- Species presence
- Recorded In Australia
- Terrestrial Habitats
- Conservation status
- IUCNLeast Concern
- Museums Field Guide apps species profiles – vertebrates
- Brief description: A tiny brown bat with white projections on its ears.
- Description : Body fur brown to grey-brown, paler underneath. Ears with white projections (tragus). Raised forehead. Wingspan up to 15 cm, body up to 5 cm.
- Biology : Little Forest Bats hunt flying insects. They become inactive in winter (torpor) to save energy. They are the smallest species of bat in Australia and could fit inside a matchbox.
- Habitat: Forest and woodland areas.
- Native status: Native to Australia
- Diet: Insects
- Dangerous: Normally harmless, but it is best to avoid handling any bat because they may carry the potentially fatal Australian Bat Lissavirus (ABLV), which is transmitted through scratches or bites.
- Colours: brown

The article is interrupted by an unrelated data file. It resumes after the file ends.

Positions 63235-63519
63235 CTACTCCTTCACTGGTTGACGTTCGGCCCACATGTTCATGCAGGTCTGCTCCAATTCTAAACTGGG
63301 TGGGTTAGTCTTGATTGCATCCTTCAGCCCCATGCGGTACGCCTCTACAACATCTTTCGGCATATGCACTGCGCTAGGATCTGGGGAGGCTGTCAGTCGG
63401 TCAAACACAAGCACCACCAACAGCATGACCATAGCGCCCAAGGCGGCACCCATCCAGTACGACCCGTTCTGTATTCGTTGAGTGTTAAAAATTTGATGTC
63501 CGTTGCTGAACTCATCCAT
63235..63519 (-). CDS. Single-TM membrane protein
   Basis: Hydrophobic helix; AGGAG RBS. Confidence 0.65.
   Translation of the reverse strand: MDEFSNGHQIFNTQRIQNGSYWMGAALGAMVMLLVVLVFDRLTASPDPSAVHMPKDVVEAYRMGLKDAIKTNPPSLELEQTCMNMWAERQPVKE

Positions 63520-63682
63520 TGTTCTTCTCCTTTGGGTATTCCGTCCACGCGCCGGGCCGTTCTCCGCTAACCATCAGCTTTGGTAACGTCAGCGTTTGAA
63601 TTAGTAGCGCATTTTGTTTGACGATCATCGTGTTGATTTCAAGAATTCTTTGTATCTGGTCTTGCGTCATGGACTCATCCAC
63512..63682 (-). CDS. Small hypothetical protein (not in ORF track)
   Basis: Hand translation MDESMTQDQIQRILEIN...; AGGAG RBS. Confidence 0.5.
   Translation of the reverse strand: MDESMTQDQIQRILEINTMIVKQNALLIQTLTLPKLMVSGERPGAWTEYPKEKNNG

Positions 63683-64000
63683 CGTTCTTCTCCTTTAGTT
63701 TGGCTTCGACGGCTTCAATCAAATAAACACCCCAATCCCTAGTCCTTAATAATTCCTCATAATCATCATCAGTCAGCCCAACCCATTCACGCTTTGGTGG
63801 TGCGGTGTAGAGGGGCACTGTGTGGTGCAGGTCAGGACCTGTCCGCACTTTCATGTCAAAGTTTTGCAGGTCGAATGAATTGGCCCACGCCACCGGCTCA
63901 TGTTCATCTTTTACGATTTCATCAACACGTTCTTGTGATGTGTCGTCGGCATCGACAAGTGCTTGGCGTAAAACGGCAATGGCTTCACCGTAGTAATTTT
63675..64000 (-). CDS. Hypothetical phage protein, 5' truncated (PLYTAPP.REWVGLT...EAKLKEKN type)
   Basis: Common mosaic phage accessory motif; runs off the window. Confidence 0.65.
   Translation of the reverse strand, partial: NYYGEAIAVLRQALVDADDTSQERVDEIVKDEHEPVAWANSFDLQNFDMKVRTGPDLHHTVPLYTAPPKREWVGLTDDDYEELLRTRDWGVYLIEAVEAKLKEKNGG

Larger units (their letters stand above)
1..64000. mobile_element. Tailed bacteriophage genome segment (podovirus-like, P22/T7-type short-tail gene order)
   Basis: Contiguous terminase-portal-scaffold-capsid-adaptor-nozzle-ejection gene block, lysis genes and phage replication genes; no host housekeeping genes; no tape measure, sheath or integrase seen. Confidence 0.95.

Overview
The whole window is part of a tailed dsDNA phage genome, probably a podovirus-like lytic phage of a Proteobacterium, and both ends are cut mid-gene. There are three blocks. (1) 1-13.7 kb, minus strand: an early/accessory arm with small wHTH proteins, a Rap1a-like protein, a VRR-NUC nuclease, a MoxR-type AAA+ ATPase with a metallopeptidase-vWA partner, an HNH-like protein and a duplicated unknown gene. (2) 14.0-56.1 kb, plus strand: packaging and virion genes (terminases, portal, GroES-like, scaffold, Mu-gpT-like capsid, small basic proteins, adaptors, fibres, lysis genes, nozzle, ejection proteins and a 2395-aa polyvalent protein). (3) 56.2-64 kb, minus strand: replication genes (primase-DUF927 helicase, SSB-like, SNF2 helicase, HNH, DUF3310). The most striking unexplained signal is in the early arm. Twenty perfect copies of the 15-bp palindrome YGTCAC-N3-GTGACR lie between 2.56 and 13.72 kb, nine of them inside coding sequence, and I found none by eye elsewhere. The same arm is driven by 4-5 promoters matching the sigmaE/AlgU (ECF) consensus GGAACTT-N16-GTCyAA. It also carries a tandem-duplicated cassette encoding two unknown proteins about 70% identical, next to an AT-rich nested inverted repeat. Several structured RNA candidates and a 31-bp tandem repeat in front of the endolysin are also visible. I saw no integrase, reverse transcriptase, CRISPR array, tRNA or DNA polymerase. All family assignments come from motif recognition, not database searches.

- Distribution: South-eastern mainland Australia and Tasmania.
- Habitat types: Terrestrial
- Commercial species: False
- Author credit: Museum Victoria Sciences Staff / Museum Victoria
- Queensland : Conservation Status
- taxonId: 929
- Kingdom: animals
- Class: mammals
- Family: Vespertilionidae
- scientificNameAuthorship: Thomas,1914
- status: Least concern wildlife
- sourceStatus: Least concern wildlife
- QLD_NCA_status: C
- QLD_NCA_status_description: Least concern wildlife
- Endemicity: QA
- Endemicity_description: Australian endemic
Names and sources
|Vespertilio pygmaeus Becker, 1858 Becker, 1858 Becker, 1858|
|Published in: Becker, L. in Anon. 1858. A small Australian bat. The Argus [Melbourne], No. 3785, July 29th, 1858 p. 5 col. 5.|
|Eptesicus pumilus vulturnus Thomas, 1914 Thomas, 1914 Thomas, 1914|
|Published in: Thomas, O. 1914. New Asiatic and Australasian bats and a new bandicoot. Ann. Mag. Nat. Hist. Ser. 8 Vol. 13 pp. 439-444|
|Pipistrellus vulturnus (Thomas, 1914) (Thomas, 1914) (Thomas, 1914)|
Little Forest Bat
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